Shorts. The common feature of all bicycle shorts is the chamois insert. You can find the chamois insert on cargo pants for mountain biking as well as the traditional spandex bicycle shorts. This chamois is not truly a leather product in most cases. Instead it is a high-tech, multilayered pad that serves many purposes.
Personally, I prefer bib-style bicycle shorts, because the shoulder straps keep the entire assembly neatly attached to my body. With any kind of physical activity, spandex shorts tend to crawl up or crawl down. This does not happen with bib shorts. Before I could afford bib shorts, I started using traditional suspenders under my jersey, which is still an option.
Socks. All my bicycle clothing is made of high-tech fabric, which washes out in cold water and dries overnight in the summer. Cotton and wool socks are good for hiking, they are not necessary for bicycling, except in deep snow in Canada and Minnesota.
Shoes. Obviously, I wear bicycling shoes. However, I cannot carry extra pairs. I wear Shimano® MT22 shoes with cleats. They are plain suede, with traditional shoelaces. I dyed them black, because that is the most common color for any activity, including those rare occasions when I must wear street clothes.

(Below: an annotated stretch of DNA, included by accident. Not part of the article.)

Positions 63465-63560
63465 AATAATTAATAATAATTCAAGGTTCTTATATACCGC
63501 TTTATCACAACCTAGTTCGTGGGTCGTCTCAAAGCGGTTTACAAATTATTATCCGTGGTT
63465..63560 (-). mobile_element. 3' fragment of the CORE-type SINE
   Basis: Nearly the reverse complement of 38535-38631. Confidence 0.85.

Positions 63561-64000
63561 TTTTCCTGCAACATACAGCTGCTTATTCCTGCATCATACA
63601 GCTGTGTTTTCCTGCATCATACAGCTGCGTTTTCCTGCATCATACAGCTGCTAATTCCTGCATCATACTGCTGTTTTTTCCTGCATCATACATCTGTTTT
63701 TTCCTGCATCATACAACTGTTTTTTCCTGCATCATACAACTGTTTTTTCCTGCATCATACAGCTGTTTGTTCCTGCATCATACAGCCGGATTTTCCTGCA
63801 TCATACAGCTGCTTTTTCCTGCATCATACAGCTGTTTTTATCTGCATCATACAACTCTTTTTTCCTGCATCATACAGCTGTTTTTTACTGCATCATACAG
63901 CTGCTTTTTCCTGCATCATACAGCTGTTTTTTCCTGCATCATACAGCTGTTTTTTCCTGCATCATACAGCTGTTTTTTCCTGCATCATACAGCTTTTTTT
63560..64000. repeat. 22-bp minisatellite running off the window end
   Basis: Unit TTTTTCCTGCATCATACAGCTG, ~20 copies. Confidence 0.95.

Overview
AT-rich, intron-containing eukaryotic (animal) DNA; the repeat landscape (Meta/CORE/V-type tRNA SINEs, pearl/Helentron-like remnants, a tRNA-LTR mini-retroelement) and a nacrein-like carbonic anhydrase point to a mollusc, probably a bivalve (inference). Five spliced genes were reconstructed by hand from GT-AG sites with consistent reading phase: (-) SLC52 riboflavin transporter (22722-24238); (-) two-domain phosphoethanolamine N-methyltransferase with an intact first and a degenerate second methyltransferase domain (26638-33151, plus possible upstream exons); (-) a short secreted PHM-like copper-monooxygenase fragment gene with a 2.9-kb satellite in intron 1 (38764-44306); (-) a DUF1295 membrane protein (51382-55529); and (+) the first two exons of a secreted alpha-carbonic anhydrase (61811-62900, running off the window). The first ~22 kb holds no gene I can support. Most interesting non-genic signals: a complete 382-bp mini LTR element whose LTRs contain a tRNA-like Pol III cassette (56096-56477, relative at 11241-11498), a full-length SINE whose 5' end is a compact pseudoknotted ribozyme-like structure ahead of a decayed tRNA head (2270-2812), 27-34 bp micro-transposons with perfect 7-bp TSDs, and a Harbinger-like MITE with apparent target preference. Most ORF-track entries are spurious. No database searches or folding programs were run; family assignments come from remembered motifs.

I have given away more than a half-dozen pairs of bicycle shoes since I began living on my bicycle. The lesson learned is to make sure that my shoes fit generously. Feet swell during a long day in the saddle and few things makes my feet go numb faster than tight shoes.
Because it is a hassle either to walk with cleats on hard floors or concrete, or to take the cleats out, I have a pair of Teva® water shoes in my pannier. I wear them when I stop riding my bicycle for the day. These are the same shoes that sports stores sell for kayaking and other activities around the water. I have had them for almost 2 years, and they are still not showing any wear. They crush up to nothing in the top of my pannier.
Many of you ride bicycles, and clothing is a very personal subject. Do you have any personal likes or dislikes to share about bicycle clothing, or clothing for long treks?
This is the month of both the Tour de France and the World Cup, so next week’s sea story will be about the XVII Olympiad in Rome. Until then,
Smooth roads and tailwinds,